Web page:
Two plays written by two of Broadway’s greatest playwrights have recently opened, both dealing with AIDS. Stephen Sondheim and James Lapine’s “Into the Woods” was seen as an allegory for the AIDS crisis when it debuted in 1987. Terrance McNally’s “Love! Valour! Compassion!”, which debuted on Broadway in 1994 deals with AIDS head-on as two of the characters battle the disease.
Love! Valour! Compassion!
Island City Stage
2304 N. Dixie Hwy., Wilton Manors
Running through 11/5
The program for Island City Stage’s production of “Love! Valour! Compassion!” identifies the action as taking place in the present, when in fact, it takes place nearly 30 years ago, leaving one to wonder whether director Michael Leeds and artistic director Andy Rogow just didn’t notice the error in the program, or actually thought it could be presented as is. Certainly, the relationships between the eight characters are timeless, but many of the references are time-specific (especially the one about Queen Elizabeth having a really bad year, which got a laugh for the wrong reason.) However, with the advances in medication, the life of people with AIDS is radically different than it was in 1994.
That aside, the production is well plotted (although at 3½ hours, it does tend to drag). Another change since 1994, audiences aren’t used to sitting through such long plays.
The cast overall is strong, especially Bruce Linser in the dual role of twins John and James. Linser makes each character into a fully realized human being. Christopher Michaels does an excellent job in the role of Buzz, which was originally written expressly for Nathan Lane, who was a close friend of McNally. At times, Michaels seems to be channeling Lane, although it is hard to tell if he is actively influenced by Lane or that the role was written so well that anyone who delivers the lines tends to sound like him.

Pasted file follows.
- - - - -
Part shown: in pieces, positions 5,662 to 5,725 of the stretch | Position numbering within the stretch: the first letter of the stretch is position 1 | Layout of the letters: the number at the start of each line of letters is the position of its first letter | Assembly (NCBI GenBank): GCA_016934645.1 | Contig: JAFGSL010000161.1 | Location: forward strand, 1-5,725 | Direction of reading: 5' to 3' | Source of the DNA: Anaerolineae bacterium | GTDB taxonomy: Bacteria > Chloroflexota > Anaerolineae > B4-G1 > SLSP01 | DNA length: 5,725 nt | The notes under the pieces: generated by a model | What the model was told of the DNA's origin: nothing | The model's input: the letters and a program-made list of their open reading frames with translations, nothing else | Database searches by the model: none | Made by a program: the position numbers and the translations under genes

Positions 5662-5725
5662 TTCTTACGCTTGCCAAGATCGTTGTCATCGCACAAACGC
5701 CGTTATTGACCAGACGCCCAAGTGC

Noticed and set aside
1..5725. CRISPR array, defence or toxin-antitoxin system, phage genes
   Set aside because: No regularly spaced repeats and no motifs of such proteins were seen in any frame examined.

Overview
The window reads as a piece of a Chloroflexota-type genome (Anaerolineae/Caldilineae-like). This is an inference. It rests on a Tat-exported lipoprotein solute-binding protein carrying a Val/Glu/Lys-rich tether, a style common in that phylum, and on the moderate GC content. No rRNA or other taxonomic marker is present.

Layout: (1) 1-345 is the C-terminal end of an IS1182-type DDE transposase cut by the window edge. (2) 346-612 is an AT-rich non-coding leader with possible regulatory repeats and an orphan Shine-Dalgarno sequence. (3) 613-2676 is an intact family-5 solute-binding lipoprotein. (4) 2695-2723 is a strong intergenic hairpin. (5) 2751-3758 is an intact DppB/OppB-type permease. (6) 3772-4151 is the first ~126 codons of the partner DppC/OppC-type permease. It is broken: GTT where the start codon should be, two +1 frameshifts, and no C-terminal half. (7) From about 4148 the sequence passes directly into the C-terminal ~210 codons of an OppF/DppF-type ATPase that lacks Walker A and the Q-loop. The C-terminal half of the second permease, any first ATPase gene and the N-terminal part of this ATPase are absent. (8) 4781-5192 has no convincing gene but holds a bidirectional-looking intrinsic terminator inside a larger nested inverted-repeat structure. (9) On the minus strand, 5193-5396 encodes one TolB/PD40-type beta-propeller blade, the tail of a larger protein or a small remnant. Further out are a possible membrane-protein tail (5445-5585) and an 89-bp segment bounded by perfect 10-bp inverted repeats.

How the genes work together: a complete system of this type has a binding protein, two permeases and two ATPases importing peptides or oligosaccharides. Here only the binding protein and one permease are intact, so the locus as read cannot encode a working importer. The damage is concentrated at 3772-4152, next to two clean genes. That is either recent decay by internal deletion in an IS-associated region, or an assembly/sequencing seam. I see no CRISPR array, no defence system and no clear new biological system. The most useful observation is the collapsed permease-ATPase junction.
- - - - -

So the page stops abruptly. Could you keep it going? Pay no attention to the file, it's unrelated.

The rest of the cast is equally strong, except for Matthew Salas. Salas, whose flat affect and monotone were in keeping with the role he played in “Armature,” his last performance at Island City uses that same technique here (if indeed it is a technique) for Bobby the young, blind, lover of choreographer Gregory. He is so bland that one wonders why he is the object of lust for Saul Mendoza’s character, Ramon.
Sets, sound, and lighting are top-notch, as one has come to expect from Island City. I’m certain most of Island City’s patrons will have no trouble remembering the 1990s and the anger that simmered beneath us all in the government’s lack of response to the AIDS crisis, but younger viewers likely won’t relate. Dated or not, I still cried at the end.
“Into the Woods”
Slow Burn Theatre At The Broward Center
201 SW 5th Ave., Fort Lauderdale
Running through 10/29
As Slow Burn’s artistic director, Patrick Fitzwater announced in his pre-show speech. Slow Burn is not a touring company for Broadway shows. Although you might be forgiven for thinking so, given the slate of shows being offered each season, as well as the Broadway-level performances. “Into the Woods” is an ensemble piece and in this jigsaw puzzle of a show, in which numerous Grimm’s fairy tale characters come together in the forest, the pieces fit together perfectly. The full orchestra also adds a richness to this show that defies most regional theaters.
I saw the original Broadway production of this show (with Bernadette Peters) and Slow Burn’s version is every bit as good, with the exception of a few missed lighting cues. Kimmi Johnson Grimes is mesmerizing as Cinderella, and Jenn Hacker’s Witch is delightful, bringing more humor to the role than I have ever seen (and I’ve seen this show 10 times.) Ben Lieber and Melissa Whitworth have real chemistry as the baker and his wife. Giselle Watts is simply radiant as Little Red Riding Hood. Sergi Robles and Ralph Meitzler are absolutely delish as the princes, although I thought they’d be in much less “Agony” with each other.